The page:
I’ve seen several people on the boost developers list (and the boost users list) using clang to build their programs. This generally goes pretty well; the diagnostics that clang produces are much better than gcc’s (though gcc 4.7 has made great strides in improving their error messages), but there’s a common problem when people try to turn on c++11 support.
For the first step, they just add
-std=c++11 to their compiler options (Xcode configuration, makefile, command-line, whatever) to turn on c++11 language support. This generally works well for their existing code base. Then they start adding things like
auto and range-based for loops, and this works great as well.
Then they start to use library features such as
#include <chrono> (and so on). And it all comes crashing down.
../boost/test/tools/assertion.hpp:386:36: error: no member named 'forward' in namespace 'std' return value_expr<T>( std::forward<T>( v ) );
The problem is that the standard library that clang uses is the gcc standard (
libstdc++) library that Apple ships (which is based on gcc 4.2).
The advantage of this is that you can “mix and match” your code; compiling some parts with gcc and other parts with clang, and link them all together and they will work.
The disadvantage is that
libstdc++ 4.2 predates the c++11 standard; it does not support most of the c++11 features. So, your code that uses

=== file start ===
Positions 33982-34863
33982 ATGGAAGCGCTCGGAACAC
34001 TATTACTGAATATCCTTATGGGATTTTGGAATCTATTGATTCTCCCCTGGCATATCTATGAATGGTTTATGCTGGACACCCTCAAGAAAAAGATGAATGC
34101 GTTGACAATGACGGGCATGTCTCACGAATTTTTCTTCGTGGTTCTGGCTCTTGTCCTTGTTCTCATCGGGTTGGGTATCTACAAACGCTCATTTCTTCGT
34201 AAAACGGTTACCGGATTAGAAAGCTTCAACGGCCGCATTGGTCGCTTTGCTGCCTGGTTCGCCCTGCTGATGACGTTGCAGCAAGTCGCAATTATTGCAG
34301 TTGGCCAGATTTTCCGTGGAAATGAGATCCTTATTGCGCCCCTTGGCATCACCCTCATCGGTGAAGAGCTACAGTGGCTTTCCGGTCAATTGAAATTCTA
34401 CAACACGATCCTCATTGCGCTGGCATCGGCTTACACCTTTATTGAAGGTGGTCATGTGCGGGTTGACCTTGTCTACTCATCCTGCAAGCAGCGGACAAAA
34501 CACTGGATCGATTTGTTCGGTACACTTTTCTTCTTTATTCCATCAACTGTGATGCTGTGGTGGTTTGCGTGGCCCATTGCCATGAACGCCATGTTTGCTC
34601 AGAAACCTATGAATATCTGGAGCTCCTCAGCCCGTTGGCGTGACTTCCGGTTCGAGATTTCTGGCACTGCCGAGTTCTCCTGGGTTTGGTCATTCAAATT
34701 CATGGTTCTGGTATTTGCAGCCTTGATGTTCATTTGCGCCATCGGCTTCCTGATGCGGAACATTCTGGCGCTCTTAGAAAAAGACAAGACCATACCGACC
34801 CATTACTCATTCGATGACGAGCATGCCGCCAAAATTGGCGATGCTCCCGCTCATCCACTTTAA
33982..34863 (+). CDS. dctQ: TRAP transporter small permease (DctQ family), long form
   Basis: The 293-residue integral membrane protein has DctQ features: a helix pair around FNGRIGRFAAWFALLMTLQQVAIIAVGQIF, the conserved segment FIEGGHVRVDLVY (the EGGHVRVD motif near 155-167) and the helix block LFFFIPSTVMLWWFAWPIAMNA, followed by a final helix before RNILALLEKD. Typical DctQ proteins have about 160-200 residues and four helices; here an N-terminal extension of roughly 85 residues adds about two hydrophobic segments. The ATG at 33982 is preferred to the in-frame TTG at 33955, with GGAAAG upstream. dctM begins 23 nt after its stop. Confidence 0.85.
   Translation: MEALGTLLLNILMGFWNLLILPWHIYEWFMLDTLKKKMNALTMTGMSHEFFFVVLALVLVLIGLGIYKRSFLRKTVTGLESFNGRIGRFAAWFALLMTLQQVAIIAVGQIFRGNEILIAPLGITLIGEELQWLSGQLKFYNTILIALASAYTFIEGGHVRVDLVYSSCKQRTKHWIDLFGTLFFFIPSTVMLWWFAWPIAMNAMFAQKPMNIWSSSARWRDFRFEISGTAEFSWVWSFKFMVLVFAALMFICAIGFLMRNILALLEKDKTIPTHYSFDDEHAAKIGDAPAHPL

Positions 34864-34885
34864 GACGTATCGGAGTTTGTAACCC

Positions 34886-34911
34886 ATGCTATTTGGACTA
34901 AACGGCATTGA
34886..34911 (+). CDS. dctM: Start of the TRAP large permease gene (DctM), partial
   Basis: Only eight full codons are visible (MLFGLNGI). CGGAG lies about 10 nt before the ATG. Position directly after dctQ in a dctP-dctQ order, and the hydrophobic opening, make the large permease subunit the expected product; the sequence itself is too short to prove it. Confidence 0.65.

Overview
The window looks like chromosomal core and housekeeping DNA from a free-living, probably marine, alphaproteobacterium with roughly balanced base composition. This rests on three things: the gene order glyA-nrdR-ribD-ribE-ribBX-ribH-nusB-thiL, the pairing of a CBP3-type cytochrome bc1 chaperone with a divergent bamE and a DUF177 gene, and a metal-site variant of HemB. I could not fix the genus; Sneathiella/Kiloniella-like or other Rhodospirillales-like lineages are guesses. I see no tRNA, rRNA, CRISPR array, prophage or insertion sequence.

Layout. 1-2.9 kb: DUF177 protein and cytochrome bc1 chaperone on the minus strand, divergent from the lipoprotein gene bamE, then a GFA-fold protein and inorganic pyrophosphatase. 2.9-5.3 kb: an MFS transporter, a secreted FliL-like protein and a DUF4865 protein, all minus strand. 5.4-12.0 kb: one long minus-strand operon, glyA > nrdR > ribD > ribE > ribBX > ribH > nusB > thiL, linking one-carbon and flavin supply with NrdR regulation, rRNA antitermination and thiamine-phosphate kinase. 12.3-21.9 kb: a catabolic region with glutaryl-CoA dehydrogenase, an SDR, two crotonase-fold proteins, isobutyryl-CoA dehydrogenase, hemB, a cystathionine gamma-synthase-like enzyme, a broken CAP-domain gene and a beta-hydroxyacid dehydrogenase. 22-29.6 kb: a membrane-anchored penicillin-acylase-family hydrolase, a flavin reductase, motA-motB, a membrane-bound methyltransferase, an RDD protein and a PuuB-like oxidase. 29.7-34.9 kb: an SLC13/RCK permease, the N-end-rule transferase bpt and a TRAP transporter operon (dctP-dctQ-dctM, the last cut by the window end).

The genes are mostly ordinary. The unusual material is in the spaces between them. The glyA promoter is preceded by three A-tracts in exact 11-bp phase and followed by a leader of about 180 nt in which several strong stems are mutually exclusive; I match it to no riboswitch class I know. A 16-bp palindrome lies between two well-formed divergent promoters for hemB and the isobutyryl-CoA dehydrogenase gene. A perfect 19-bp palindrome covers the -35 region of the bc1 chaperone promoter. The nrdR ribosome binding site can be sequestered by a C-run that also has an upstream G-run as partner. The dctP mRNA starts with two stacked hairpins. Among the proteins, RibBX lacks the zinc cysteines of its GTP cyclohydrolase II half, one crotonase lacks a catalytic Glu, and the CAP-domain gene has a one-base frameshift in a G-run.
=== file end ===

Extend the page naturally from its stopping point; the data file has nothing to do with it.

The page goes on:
std::forward, etc will not compile with this library, even if you turn on c++11 support in clang – this switch only controls what language the compiler will accept.
The second step that you have to do is to add
-stdlib=libc++ to your command-line (Xcode settings, makefile, whatever). This tells clang to use
libc++ as the standard library.
You have to tell the linker to link against
libc++ instead of
libstdc++ as well.
Here’s how to add a
clang-11 toolset to your boost setup. In your “user-config.jam”, put this:
using clang : 11 : "/usr/bin/clang++" : <cxxflags>"-std=c++11 -stdlib=libc++" <linkflags>"-stdlib=libc++"" ;
Now you can run b2 like this
On the boost list, Julian reminded me that if you’re building your clang yourself (instead of getting it through Xcode), you’ll need to get/install libc++ as well. (MacPorts is good for this)